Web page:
The Battle of Prayer

Homily given by Dcn. Bill Bach for the Passionist Oblates, 2016

Why should anyone even think that praying is a battle? Isn’t praying about communicating with God, and or with the saints? Why would there be a battle? They are all good. But are we good, and is the battle one-sided?

We’d like to think about ourselves as good, or at least we try to be good. And that is a good beginning. And we are the only creatures called to respond to God in faith and love (CCC 357).

So why the battle? Let’s look at prayer and our responses, and why there is a battle!

Prayer is a battle against our own wounded nature, the distractions of the world, and Satan. We rely on God to help us pray. A loving perseverance, firm in the hope of our salvation, is essential.

We must never forget about our wounded nature. All of us have been damaged by original sin. Therefore, we are all vulnerable to the wiles of Satan. And yes, God surely gave us free will. Therefore we can go either way: we can do what we know is the right way, or we can disobey God and do something our way, rather than doing what God wants us to do.

And we are so easily distracted. Distractions are all around us. And we need to lean on God to avoid them. I know from my own experience that I am easily distracted: in conversation with someone, even someone I particularly admire and love, my wife being a great example. She will sometimes tell me something and I missed it and she has to remind me that she told me. She is kind and doesn’t tell me I wasn’t listening, but obviously I wasn’t. If I am praying the rosary or my daily office, too often I find that my mind wanders all over the place. I am easily distracted, and likely you are too. Why? Maybe because I think my own personal thoughts and observations are more important, and maybe they are important, but are they when I am trying to pray? I don’t like to think that Satan is messing with me and taking me away from the task at hand, either listening to my wife or praying the rosary. But he is subtle and sneaky and wants to take over and rule me. Oh he knows all about our free will given to each of us by God, and it becomes a victory for him to mess with God’s gifts. We must never forget that Satan lost the battle with God who threw him out of heaven and damned him forever. Being sent to hell does not leave him helpless, but enraged and determined to undermine our relationships with God. He lost, and he wants each of us to be lost too.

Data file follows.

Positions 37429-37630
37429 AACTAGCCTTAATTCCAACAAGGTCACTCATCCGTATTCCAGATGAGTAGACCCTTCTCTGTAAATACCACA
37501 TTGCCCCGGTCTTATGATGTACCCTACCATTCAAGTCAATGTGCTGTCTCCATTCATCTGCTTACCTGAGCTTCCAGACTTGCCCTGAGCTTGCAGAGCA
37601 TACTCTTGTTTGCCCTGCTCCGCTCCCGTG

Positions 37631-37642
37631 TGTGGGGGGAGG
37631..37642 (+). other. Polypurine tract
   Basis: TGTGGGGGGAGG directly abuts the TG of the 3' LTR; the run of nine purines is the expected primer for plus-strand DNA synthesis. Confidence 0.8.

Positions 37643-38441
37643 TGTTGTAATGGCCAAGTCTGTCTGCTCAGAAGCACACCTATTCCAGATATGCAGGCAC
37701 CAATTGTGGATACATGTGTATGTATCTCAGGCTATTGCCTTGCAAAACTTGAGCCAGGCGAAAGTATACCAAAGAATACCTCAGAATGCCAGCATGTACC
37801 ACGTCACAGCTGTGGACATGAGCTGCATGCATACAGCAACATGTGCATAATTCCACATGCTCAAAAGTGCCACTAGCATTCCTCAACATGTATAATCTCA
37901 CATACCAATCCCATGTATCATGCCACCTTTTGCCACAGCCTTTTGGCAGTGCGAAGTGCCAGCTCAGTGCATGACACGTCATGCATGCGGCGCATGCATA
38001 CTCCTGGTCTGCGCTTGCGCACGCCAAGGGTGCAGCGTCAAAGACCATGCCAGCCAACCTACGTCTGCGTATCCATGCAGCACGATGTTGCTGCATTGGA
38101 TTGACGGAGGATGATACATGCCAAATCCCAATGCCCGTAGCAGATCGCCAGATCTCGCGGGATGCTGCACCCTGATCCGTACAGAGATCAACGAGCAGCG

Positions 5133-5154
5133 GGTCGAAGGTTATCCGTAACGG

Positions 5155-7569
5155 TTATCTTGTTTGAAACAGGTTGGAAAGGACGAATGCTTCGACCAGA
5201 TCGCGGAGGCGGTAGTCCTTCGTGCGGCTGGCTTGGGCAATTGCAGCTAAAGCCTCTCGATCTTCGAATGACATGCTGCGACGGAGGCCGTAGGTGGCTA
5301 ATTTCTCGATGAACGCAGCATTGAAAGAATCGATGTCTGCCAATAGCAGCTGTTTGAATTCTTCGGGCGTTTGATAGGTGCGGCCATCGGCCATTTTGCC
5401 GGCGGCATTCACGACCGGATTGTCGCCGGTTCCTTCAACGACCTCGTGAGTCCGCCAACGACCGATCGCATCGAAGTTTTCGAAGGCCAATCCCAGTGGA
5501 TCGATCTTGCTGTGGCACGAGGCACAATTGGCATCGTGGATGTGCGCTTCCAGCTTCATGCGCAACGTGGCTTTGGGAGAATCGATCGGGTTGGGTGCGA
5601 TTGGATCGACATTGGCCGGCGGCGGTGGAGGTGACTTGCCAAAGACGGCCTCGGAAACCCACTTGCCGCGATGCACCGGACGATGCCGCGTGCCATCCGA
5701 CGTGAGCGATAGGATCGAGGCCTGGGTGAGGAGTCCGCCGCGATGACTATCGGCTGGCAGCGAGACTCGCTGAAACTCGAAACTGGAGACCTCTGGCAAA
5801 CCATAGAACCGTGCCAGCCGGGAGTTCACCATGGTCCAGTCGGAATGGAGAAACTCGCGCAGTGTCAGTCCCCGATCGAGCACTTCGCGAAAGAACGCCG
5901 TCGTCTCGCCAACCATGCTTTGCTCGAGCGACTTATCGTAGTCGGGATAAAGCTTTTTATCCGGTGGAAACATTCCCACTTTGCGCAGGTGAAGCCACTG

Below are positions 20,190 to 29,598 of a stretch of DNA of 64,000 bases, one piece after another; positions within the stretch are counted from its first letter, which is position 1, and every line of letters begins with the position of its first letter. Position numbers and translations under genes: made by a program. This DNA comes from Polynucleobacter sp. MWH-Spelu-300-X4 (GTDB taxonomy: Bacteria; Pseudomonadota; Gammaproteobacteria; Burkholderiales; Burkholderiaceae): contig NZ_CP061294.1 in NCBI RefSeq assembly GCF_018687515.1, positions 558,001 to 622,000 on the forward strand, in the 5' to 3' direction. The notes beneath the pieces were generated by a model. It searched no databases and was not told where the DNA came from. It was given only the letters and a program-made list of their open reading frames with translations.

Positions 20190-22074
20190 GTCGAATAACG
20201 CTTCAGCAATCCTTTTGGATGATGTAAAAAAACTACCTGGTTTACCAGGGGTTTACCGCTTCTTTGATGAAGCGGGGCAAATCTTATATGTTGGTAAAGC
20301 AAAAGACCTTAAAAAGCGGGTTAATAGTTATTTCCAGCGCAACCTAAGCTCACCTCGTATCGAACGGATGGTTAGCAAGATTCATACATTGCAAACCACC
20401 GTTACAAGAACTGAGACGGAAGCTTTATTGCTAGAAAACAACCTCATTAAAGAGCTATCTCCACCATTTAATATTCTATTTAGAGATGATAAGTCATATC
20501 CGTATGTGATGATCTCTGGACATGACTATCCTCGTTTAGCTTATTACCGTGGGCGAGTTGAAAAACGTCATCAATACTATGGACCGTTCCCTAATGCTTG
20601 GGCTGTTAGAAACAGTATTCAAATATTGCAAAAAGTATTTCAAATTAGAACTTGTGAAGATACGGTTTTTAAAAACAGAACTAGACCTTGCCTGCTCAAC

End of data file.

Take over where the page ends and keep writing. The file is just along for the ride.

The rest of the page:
So what can we do to make our prayers our ammunition? We must remember, always and without exception, that God loves each and everyone of us, that he has prepared a place for our eternal happiness, and we need to be firm in the hope of our salvation.

We have a goal, something to work towards, namely our salvation, but only God can save us. So what must we do? Praying must become as important as breathing. Praying is as necessary as breathing which keeps us not only in good physical health but is absolutely necessary to keep us alive. I have never known anyone who stopped breathing for any length of time, and survived. Praying is spiritual breathing and necessary for our eternal survival. Fortunately for all of us, God is more patient with our mediocre and even lack of spiritual breathing, i.e. praying, and doesn’t cut us off leaving us physically dead as would be the case if we stopped breathing. God wants us to pray, to be in touch with him, to experience his love, and the promise of eternal life. He died for each of us because he loves us more than we can ever know in this life. But by our free will we can turn him down, turn against him and reject his love and promise of salvation. Yes, he wants to be in communication with us and he has given the saints, those who have gone on to eternity, especially his Mother, to get into action for us. What do mother’s do? They go to bat for their kids. Mother Mary certainly does, and she works even harder at it, when we implore her to help us.

Remember, prayer is always possible despite difficulties (Eph 6:10-18). We need to go to our all loving Father with humility, and ask to abide in Jesus and he in us, so that our prayer is meaningful. We all have some deficiencies, and we must rely on the Holy Spirit to make up for them. We will be given graces to help us persevere in our love for Jesus. We must remember, at all times, that by seeking God’s will and not our own, is the key to how God answers our prayers. Our faith and humility will enable us to give primacy to the will of God over our own hopes and expectations. Another way of saying that is, “God’s will be done, not mine.” By seeking our prayerful relationship with God and turning our wills over to him, is the surest path to holiness. It is something to work at all the time. The more we pray, the more we are transformed into the image of Jesus. Yes, all of us need to pray that we will become Christlike.